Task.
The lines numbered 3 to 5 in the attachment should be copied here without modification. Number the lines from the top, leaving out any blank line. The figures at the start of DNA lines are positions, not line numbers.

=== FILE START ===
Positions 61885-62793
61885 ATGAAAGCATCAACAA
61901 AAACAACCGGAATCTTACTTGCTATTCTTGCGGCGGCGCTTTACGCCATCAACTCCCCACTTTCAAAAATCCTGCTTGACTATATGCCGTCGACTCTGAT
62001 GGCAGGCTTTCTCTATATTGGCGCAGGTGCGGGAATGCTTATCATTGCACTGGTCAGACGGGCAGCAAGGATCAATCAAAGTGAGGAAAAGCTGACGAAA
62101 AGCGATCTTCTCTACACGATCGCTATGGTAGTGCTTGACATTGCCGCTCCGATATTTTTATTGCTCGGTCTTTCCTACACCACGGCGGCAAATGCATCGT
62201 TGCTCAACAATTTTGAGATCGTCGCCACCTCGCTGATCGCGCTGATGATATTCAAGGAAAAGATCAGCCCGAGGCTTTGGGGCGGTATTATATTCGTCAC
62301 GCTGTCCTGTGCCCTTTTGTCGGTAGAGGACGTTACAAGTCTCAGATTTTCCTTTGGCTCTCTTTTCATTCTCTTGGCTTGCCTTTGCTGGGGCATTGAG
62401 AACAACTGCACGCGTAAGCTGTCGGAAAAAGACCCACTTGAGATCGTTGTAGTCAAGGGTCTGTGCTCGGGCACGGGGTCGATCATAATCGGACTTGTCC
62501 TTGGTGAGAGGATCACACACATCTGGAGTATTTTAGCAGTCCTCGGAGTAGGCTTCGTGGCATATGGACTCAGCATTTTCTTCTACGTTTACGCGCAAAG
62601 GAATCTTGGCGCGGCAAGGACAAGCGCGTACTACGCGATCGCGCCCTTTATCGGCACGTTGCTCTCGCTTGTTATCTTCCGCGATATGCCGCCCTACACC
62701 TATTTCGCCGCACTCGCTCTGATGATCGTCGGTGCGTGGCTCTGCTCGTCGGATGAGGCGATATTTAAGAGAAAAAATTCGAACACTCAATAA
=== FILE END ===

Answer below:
61901 AAACAACCGGAATCTTACTTGCTATTCTTGCGGCGGCGCTTTACGCCATCAACTCCCCACTTTCAAAAATCCTGCTTGACTATATGCCGTCGACTCTGAT
62001 GGCAGGCTTTCTCTATATTGGCGCAGGTGCGGGAATGCTTATCATTGCACTGGTCAGACGGGCAGCAAGGATCAATCAAAGTGAGGAAAAGCTGACGAAA
62101 AGCGATCTTCTCTACACGATCGCTATGGTAGTGCTTGACATTGCCGCTCCGATATTTTTATTGCTCGGTCTTTCCTACACCACGGCGGCAAATGCATCGT